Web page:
Of the 79,837 species assessed on The IUCN Red List, more than 23,250 are threatened with extinction, including, for example, 63% of cycads, 41% of amphibians, 25% of mammals and 13% of birds.
These results demonstrate the magnitude of the extinction crisis. However, more optimistically they also act as a ‘wake-up call’ to society. They are the spark that lights the flame of conservation action.
Conservation based on sound knowledge has helped prevent extinction and improve population levels amongst species such as the Grand Cayman Blue Iguana; Humpback Whale and Arabian Oryx.
Successful intervention includes species recovery programmes, establishment of protected areas, restoration of ecosystems; control of invasive species; reintroductions; ex-situ conservation measures and effective management programs.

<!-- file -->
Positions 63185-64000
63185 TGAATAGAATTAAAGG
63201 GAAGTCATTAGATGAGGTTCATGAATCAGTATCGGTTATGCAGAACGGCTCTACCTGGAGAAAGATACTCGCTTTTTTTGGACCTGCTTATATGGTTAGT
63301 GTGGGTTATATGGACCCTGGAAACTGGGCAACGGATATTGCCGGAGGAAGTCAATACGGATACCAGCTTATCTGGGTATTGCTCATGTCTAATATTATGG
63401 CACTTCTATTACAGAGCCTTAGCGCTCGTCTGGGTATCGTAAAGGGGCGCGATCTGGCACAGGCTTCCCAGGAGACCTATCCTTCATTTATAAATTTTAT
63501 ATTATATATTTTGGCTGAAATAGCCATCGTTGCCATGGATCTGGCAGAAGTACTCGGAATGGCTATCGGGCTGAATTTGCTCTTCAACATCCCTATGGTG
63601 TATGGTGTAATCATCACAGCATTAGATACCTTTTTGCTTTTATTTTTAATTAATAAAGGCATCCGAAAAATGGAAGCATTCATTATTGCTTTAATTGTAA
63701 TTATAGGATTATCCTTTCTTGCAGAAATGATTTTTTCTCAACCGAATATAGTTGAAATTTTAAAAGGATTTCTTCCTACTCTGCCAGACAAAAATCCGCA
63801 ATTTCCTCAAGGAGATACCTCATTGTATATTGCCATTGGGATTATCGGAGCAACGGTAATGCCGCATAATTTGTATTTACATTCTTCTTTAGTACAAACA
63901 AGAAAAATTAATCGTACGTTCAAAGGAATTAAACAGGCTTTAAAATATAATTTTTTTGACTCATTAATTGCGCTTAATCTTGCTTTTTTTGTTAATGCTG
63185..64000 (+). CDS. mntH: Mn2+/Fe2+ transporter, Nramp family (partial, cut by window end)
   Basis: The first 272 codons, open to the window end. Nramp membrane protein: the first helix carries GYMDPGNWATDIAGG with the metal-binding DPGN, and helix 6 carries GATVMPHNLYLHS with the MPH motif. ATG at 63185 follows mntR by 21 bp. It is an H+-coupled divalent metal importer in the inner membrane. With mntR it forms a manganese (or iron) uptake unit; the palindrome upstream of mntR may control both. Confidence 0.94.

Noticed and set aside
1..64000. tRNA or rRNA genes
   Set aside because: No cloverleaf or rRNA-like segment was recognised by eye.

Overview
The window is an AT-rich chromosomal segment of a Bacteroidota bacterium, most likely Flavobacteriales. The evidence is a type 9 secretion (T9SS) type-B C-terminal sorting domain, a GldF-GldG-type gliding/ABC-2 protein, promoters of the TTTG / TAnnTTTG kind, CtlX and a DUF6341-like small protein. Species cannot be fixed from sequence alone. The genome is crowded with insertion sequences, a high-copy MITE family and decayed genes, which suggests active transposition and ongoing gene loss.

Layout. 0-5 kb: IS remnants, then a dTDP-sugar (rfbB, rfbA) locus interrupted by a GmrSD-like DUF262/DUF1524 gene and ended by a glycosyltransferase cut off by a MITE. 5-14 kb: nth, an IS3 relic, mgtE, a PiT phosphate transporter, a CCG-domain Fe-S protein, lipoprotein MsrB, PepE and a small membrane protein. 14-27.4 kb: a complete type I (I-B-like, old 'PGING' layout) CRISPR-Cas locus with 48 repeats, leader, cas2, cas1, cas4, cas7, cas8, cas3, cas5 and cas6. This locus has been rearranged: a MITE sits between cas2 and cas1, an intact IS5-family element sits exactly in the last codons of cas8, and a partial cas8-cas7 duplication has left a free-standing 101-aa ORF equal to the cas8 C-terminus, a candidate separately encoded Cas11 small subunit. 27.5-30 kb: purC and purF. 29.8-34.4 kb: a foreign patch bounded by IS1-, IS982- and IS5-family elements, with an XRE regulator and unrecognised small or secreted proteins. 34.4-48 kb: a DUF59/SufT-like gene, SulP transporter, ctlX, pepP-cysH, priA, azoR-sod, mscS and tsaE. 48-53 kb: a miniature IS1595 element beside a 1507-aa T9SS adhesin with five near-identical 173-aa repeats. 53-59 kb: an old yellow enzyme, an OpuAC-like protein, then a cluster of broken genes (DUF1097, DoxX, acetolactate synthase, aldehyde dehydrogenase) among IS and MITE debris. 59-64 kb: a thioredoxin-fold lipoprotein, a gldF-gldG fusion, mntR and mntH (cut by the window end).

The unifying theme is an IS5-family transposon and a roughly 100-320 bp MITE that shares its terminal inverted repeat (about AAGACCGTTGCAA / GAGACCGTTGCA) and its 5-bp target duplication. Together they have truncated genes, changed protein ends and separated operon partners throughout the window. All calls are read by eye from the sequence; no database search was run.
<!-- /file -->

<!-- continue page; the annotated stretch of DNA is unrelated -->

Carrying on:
IUCN with partners is supporting on the ground conservation with two funding mechanisms
The IUCN Species Survival Commission is working on another major initiative:
- Amphibian Survival Alliance – addressing the global amphibian crisis
Despite the positive achievements, conservation action needs to be increased in order to reduce biodiversity loss.